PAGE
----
This perennial woody herb is unbelievable when it comes to its impact on human health. Scientifically known as Salvia officinalis, sage is closely related to rosemary; they are often considered “sister herbs.” In fact, many of sage’s health benefits are derived from the rosmarinic acid, the organic compound found in rosemary that makes it powerful. Despite many similarities, sage is distinct in that it is actually an evergreen shrub with woody stems and blue-purple flowers found in the region.
The important health benefits of sage include its ability to improve brain function, lower inflammation, prevent chronic diseases, boost the immune system, regulate digestion, alleviate skin conditions, strengthen the bones, slow the onset of cognitive disorders, and prevent diabetes.
What is Sage?
The traditional use of sage in medicine is well-documented and goes back thousands of years. It was initially used for the treatment of snakebite, protecting against evil, boosting female fertility, and other uses – many are based in cultural alternative medicine or are no longer en vogue.
However, modern research has discovered that the impact of sage on the human body can be considerable, which is why it is widely exported around the world and makes its way into recipes from the United States to the Middle East. Typically, it is added to savory dishes due to its peppery flavor and is a key ingredient in many meals and meat-based preparations.
Serving Size : Nutrient Value Water [g] 7.96 Energy [kcal] 315 Energy [kJ] 1317 Protein [g] 10.63 Total lipid (fat) [g] 12.75 Ash [g] 7.95 Carbohydrate, by difference [g] 60.73 Fiber, total dietary [g] 40.3 Sugars, total including NLEA [g] 1.71 Calcium, Ca [mg] 1652 Iron, Fe [mg] 28.12 Magnesium, Mg [mg] 428 Phosphorus, P [mg] 91 Potassium, K [mg] 1070 Sodium, Na [mg] 11 Zinc, Zn [mg] 4.7 Copper, Cu [mg] 0.76 Manganese, Mn [mg] 3.13 Selenium, Se [µg] 3.7 Vitamin C, total ascorbic acid [mg] 32.4 Thiamin [mg] 0.75 Riboflavin [mg] 0.34 Niacin [mg] 5.72 Vitamin B-6 [mg] 2.69 Folate, total [µg] 274 Folate, food [µg] 274 Folate, DFE [µg] 274 Choline, total [mg] 43.6 Vitamin A, RAE [µg] 295 Carotene, beta [µg] 3485 Cryptoxanthin, beta [µg] 109 Vitamin A, IU [IU] 5900 Lutein + zeaxanthin [µg] 1895 Vitamin E (alpha-tocopherol) [mg] 7.48 Vitamin K (phylloquinone) [µg] 1714.5 Fatty acids, total saturated [g] 7.03 8:0 [g] 0.71 10:0 [g] 0.76 12:0 [g] 0.3 14:0 [g] 0.72 16:0 [g] 3.15 18:0 [g] 1.25 Fatty acids, total monounsaturated [g] 1.87 16:1 [g] 0.12 18:1 [g] 1.75 Fatty acids, total polyunsaturated [g] 1.76 18:2 [g] 0.53 18:3 [g] 1.23 Phytosterols [mg] 244 Sources include : USDA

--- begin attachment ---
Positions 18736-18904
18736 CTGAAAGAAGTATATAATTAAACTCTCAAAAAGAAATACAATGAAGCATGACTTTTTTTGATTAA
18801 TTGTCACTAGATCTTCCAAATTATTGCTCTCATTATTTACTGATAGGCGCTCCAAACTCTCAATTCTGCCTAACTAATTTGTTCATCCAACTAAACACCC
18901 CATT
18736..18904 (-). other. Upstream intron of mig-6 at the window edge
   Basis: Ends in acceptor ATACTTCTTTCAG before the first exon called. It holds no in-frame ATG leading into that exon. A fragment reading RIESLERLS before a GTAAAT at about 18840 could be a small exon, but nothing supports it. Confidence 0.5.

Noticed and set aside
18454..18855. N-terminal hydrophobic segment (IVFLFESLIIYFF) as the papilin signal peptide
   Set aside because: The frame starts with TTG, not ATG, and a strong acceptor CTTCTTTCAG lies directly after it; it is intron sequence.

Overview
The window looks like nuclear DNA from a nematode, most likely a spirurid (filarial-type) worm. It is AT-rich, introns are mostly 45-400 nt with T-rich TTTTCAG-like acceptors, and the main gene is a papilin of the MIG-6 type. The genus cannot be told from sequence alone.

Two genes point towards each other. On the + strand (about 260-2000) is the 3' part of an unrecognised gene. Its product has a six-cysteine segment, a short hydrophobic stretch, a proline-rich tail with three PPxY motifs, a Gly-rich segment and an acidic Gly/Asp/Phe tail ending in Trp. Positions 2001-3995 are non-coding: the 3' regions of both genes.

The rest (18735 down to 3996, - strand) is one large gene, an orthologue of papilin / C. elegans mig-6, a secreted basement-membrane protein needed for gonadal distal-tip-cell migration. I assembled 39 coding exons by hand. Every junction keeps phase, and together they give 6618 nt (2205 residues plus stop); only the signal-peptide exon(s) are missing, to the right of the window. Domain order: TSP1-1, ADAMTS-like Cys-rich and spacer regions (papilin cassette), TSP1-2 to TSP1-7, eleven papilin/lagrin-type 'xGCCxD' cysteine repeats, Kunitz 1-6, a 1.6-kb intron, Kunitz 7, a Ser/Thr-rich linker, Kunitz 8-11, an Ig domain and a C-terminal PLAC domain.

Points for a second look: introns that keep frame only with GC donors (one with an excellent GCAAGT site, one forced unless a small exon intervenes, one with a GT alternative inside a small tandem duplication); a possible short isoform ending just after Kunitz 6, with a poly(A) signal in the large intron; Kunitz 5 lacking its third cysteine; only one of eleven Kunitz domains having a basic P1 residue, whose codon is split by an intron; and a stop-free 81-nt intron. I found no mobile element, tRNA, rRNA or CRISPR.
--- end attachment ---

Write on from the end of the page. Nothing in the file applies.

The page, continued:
Health Benefits of Sage
The combination of culinary uses with its undeniable medicinal impact makes sage valuable for your health. With that in mind, let’s take an in-depth look at the health benefits of sage.
The research included in the Journal of Clinical Pharmacy and Therapeutics has shown that even small amounts of sage extracts, whether inhaled or consumed, can help relieve symptoms of mild to moderate Alzheimer’s disease and increase recall abilities and memory retention in people. The brain activity also demonstrates increased and focus on a chosen topic.
Chewing on sage leaves is not always the most pleasant remedy, as the flavor can be quite intense, but this is the most effective way to get the organic compounds acting in your system. Creating a tincture or steeping the leaves – a sage brew helps relieve inflammation of respiratory or gout, and general inflammation of the system. More recently, studies have indicated that sage may have beneficial anti-inflammatory effects in the realm of dentistry.tracts, you can eliminate that inflammation with this sage brew. The anti- effects on issues such as arthritis and
Chronic conditions and degenerative diseases can be some of the most debilitating and dangerous health concerns that you face in your life. Many of these are caused by free radicals, the dangerous by-products of cellular metabolism that attack healthy cells, causing apoptosis or mutation.